The Benefits of Apple Cider Vinegar for Hair (And How to Use It)

apple cider vinegar hair rinse

Liz deSousa for BYRDIE

Those who wash their hair often and have tried to go more than a day without doing so, know the gross feeling product build-up can cause. After a few days of dry shampoo, mousse, and hair spray, regular shampoo sometimes just doesn't cut it—which is why clarifying shampoos are such a staple in our haircare routines. But you don't necessarily have to buy a fancy clarifying shampoo, particularly if you only use product in your hair occasionally. You can actually just fix the problem with a product that's likely in your kitchen: apple cider vinegar.

The Benefits of Using Apple Cider Vinegar

An apple cider vinegar-based rinse can help restore life to your hair in a matter of moments, but you shouldn't just pour ACV onto your head—that may end up not only stripping your hair, but may also burn your scalp. Instead, you have to dilute it heavily with water.

  • Can Clear Out Stubborn Product: Apple cider vinegar may be great at getting build-up out of your hair. A big part of this is due to its acidic nature; it's likely less acidic than your typical clarifying shampoo, but more acidic than regular shampoo. Grease, grime, and any product that's clumped up in your hair over time will be washed out, while your hair is kept intact.
  • Helps Restore Balance: Not only can apple cider vinegar rinse unwanted dirt off your strands, but it can have seriously positive effects on your scalp health. Your scalp has an acid mantle like the rest of your skin, and the acid mantle needs to be maintained, which means keeping a healthy pH balance. Unfortunately, hair products aren't often made with your pH balance in mind, which means the buildup that comes from products seriously messes with that acid mantle and can even cause frizzing and breakage. Using apple cider vinegar as a hair rinse might help restore that balance.
  • Contains Antibacterial and Anti-inflammatory Properties: ACV is a known anti-inflammatory and antibacterial, and may prevent bacteria growth on the scalp, as well as the population of dandruff.

How To Do It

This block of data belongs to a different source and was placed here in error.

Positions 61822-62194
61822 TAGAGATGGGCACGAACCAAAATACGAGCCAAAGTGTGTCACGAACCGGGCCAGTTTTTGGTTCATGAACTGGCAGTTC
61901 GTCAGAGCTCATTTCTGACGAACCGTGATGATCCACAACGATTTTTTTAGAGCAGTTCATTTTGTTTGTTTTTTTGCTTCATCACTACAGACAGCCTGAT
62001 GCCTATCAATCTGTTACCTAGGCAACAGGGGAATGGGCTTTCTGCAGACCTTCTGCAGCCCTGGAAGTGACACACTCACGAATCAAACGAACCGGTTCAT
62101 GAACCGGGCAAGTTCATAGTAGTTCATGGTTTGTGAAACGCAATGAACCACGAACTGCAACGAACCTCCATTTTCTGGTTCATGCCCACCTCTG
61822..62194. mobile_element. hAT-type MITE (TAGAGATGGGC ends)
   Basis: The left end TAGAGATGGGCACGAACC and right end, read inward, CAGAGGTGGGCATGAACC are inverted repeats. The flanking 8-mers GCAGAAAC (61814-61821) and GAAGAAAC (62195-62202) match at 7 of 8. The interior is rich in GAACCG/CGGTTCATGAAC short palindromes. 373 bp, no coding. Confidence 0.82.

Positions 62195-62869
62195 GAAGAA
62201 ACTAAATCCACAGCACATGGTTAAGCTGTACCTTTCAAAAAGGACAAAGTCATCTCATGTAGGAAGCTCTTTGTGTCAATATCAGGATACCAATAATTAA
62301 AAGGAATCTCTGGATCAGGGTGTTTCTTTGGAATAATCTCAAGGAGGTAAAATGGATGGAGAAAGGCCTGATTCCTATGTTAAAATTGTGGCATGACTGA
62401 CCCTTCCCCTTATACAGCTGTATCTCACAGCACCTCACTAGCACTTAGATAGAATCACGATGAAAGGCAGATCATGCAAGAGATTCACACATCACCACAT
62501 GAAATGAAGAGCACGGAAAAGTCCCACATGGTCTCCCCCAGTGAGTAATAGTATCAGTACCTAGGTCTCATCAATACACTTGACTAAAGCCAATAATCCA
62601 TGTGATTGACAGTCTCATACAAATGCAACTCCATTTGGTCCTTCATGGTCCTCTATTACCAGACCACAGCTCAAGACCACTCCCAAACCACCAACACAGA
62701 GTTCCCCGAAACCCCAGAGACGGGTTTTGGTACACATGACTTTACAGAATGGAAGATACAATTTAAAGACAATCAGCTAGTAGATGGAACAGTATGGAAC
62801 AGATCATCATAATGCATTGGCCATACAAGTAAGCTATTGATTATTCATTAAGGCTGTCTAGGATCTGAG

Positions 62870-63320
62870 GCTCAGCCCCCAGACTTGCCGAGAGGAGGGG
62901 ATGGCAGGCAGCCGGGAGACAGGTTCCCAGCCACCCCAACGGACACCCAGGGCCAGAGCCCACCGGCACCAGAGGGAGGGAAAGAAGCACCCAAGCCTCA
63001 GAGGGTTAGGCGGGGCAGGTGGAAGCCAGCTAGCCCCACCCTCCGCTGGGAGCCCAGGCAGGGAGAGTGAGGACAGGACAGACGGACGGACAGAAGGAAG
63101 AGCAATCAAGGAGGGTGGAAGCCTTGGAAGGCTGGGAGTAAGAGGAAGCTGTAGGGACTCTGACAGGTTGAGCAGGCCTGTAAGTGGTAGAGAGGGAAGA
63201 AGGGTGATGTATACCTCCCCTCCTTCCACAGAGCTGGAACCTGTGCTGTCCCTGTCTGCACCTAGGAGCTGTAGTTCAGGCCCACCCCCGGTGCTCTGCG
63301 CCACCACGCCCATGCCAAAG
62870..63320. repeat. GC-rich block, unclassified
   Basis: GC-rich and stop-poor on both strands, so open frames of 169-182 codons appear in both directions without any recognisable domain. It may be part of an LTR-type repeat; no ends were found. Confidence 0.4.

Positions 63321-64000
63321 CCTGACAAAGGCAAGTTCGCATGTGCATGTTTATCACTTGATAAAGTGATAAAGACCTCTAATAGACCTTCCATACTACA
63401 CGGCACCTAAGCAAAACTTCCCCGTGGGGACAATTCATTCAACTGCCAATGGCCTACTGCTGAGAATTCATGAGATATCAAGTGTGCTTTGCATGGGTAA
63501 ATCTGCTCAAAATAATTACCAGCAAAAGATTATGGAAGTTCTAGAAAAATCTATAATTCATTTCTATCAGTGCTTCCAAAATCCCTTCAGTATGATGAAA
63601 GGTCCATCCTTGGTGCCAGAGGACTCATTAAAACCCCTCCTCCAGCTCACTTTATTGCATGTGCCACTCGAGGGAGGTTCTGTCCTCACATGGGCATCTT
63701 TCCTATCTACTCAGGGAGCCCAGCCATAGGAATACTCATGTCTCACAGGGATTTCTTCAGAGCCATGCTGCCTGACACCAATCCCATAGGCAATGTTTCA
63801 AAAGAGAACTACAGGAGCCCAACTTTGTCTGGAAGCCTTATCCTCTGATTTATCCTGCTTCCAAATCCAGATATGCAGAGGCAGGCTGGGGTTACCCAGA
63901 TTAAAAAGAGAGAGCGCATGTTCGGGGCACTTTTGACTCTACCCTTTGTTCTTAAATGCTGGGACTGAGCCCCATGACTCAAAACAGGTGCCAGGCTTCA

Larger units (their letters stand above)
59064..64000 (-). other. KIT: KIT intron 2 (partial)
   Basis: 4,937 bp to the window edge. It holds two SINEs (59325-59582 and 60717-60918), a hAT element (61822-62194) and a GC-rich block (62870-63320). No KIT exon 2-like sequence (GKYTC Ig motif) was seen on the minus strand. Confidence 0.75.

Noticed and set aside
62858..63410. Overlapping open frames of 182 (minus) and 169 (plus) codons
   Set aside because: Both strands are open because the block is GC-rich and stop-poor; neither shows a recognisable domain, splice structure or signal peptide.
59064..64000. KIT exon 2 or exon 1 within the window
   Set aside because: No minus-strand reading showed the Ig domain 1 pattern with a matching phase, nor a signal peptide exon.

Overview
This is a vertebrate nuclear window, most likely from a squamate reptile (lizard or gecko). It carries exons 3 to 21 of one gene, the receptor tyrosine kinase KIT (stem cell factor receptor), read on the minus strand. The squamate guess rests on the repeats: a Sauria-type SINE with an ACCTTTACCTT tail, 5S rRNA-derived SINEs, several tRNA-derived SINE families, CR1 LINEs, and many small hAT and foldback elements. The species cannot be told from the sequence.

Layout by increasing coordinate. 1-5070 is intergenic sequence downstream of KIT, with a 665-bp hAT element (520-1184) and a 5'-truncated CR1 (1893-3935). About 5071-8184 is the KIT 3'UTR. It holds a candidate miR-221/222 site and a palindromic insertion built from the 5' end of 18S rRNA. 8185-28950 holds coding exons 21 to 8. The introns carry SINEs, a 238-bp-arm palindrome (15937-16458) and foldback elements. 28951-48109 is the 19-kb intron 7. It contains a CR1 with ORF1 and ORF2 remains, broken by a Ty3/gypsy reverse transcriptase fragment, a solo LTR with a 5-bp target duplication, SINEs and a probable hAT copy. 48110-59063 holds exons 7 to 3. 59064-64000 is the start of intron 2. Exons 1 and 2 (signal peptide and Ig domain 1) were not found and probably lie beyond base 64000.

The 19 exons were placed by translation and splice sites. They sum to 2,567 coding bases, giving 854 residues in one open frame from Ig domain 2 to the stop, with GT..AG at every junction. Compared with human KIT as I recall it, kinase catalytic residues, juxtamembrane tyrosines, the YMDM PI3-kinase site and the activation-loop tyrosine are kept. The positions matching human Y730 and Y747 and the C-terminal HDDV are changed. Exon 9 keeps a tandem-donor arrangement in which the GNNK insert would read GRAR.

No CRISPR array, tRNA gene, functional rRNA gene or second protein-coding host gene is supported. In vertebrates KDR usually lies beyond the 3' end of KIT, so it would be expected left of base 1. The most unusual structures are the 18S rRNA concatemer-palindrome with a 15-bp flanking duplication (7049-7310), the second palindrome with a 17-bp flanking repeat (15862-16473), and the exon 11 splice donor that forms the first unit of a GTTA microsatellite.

1. Mix five parts water to one part vinegar in a spray bottle—100 ml of ACV to 500 ml of water if you want to be exact.
  2. Spray your scalp well, enough that it'll be evenly coated.
  3. Work the vinegar into your hair with your fingers. It will be diluted enough that it shouldn't burn.
  4. Allow the vinegar mixture to sit for three to five minutes.
  5. Rinse your hair and scalp with cool water.
  6. Follow this rinse with a light conditioner, nothing that will weigh down your hair.
  7. Rinse your hair well, until you're sure all product (and vinegar) is down the drain.
apple cider vinegar hair rinse

Liz deSousa for BYRDIE

When Not to Use Apple Cider Vinegar

While apple cider vinegar can be a great thing to use on your hair sometimes, it's not necessarily always advisable. The primary case is if you have exceptionally dry hair—you shouldn't be using apple cider vinegar, clarifying shampoo, or anything else meant to strip your hair of oils. If dryness is an issue, use a "no-poo" like Hairstory's beloved New Wash ($40). Another case where you should take caution in using apple cider vinegar is if your hair is colored—it's not a no-go, but you definitely shouldn't make it a regular part of your routine. ACV might begin to affect hair color when used two times per week or more. Once per week use is recommended for colored hair.

Article Sources
Byrdie takes every opportunity to use high-quality sources, including peer-reviewed studies, to support the facts within our articles. Read our editorial guidelines to learn more about how we keep our content accurate, reliable and trustworthy.
  1. Gavazzoni Dias MF, de Almeida AM, Cecato PM, Adriano AR, Pichler J. The shampoo pH can affect the hair: myth or realityInt J Trichology. 2014;6(3):95-99. doi:10.4103/0974-7753.139078

  2. Yagnik D, Serafin V, J Shah A. Antimicrobial activity of apple cider vinegar against Escherichia coli, Staphylococcus aureus and Candida albicans; downregulating cytokine and microbial protein expressionSci Rep. 2018;8(1):1732. doi:10.1038/s41598-017-18618-x

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